Musical memories strong thanks to jukebox
Recently, I commented to a group of teenagers about how popular jukeboxes were when I was young. I pointed out that every restaurant where teenagers would congregate and many drug stores with soda fountains had jukeboxes. Almost every movie or TV show about kids in the 1950s featured a jukebox.
While it shouldn’t have surprised me, all I received were blank looks. Yes, some had heard about jukeboxes and that they played music, but that was the extent of their knowledge. It seems that the once popular jukebox has joined the ranks of dinosaurs and dodo birds. Quite simply, they are nearly extinct.
I mentioned that to some lunch companions and one asked how many teenagers have heard of a record changer. Another chimed in that he thought kids certainly didn’t know anything about records, eight-track players or, for that matter, a boom box.
I remember the time when you could listen to music on the radio. Those of us who grew up in eastern Kansas faithfully listened to WHB, which featured our favorite artists, such as Pat Boone, The Beach Boys, Al Hibler, Patti Page, The Lettermen, Nat “King” Cole and dozens of others. You’ll note that I didn’t mention Elvis Presley, since he didn’t vault into popularity until later. As far as I can remember the first big rock song was the theme from the movie “Blackboard Jungle,” which was about a teacher trying to deal with gangs in an inner-city high school. The song, “Rock Around The Clock” became the theme song for those of us who grew up in the middle 1950s.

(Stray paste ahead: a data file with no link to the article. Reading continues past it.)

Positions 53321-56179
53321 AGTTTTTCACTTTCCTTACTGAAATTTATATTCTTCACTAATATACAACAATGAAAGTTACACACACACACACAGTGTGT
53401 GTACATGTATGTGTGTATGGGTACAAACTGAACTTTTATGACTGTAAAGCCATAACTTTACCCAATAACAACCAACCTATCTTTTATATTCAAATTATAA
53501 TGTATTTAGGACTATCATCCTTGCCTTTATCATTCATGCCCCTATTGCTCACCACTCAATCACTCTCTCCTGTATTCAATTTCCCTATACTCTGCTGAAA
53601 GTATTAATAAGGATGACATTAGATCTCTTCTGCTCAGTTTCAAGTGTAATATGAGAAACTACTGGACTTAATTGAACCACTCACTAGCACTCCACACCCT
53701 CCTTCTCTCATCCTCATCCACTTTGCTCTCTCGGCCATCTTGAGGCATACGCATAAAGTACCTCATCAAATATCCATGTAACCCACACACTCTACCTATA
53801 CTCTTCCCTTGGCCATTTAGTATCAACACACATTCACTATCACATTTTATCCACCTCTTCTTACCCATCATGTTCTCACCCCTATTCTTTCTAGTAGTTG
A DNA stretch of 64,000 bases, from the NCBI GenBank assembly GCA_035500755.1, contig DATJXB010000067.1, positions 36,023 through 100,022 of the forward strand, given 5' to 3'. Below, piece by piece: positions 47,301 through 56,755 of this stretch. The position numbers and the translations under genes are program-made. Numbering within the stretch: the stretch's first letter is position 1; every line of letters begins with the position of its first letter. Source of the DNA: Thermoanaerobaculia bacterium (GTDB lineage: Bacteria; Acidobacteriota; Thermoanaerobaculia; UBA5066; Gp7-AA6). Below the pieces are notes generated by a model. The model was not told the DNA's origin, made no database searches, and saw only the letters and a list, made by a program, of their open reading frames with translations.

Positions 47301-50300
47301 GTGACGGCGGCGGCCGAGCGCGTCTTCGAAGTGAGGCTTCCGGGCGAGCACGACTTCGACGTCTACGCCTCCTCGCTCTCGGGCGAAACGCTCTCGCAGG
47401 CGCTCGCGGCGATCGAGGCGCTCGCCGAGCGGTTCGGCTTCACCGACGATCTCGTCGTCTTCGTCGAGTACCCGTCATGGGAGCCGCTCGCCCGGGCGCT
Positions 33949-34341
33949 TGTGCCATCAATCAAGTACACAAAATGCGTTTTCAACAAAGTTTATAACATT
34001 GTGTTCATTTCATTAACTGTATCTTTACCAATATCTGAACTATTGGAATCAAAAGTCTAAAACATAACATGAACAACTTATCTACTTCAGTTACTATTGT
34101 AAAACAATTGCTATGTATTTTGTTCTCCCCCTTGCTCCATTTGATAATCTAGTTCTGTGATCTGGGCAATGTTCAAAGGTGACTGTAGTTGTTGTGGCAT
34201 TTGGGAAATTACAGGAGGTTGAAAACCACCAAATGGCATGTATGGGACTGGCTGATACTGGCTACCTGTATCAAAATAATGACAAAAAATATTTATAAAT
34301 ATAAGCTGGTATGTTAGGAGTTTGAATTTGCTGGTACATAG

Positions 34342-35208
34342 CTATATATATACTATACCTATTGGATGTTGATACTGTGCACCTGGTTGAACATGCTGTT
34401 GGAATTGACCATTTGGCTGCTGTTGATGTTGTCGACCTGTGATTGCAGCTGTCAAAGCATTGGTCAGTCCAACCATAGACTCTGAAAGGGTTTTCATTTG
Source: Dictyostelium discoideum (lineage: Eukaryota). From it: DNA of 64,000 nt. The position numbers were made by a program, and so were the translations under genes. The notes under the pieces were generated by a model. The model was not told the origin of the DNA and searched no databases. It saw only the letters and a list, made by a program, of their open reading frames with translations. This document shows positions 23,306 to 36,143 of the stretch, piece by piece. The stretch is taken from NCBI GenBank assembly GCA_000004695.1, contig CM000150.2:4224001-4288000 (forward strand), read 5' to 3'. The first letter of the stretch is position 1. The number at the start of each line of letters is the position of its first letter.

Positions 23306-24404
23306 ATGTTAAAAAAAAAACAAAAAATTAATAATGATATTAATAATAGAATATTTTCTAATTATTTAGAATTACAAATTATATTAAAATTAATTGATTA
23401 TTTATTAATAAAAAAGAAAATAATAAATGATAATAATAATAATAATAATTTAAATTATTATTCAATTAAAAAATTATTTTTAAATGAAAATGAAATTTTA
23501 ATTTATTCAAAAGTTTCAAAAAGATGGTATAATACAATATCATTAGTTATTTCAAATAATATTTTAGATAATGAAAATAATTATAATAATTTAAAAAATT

In those long-ago days, every kid had a radio and hoped the DJ would play his favorite song or he could go to a restaurant, etc., and drop a nickel in the brightly colored jukebox and play his favorite. Early on you could hear six songs for a quarter. The jukebox was also known as a nickelodeon.
Actually the jukebox had a long history, although it wasn’t held in high esteem by some. I read that the name came from an African word meaning “misconduct” or “disorderliness.” Since the jukebox provided music that could lead to dancing, it was frowned upon by some religious leaders. You’ve got to be pretty long of tooth to remember a time when some churches did all they could to keep kids from dancing.
Actually, the jukebox was officially known as the “automated coin operated phonograph.” At the beginning or the 20th century, persons could drop a nickel into a crank operated machine and turn the crank and hear the music until the crank stopped. Louis Glass and William S. Arnold are credited with developing the first “nickelodeon” in 1889.
Though the 1920s, ‘30s and 40s, the jukebox reached the apex of its popularity. The jukebox became more ornate with flashing electric lights and more selections. Their popularity continued through the war years of the 1940s largely due to their convenience. That started to wane during the 1950s when more radio stations featured popular music and other electronic sound devices became more reasonably priced.
Changes in technology certainly led to the death of jukeboxes. The only place you can find 45 rpm records are at an antique store. Come to think of it, I doubt that many persons under 40 years of age know what a 45 rpm or 78 rpm record looks like.
I never was a big user of jukeboxes, since I was too tight to spend a nickel. But the music of my youth still brings back pleasant memories. Like the time I saw a beautiful girl while the jukebox was playing “The Twelfth of Never.” After more than 55 years that song is still one of our favorites.
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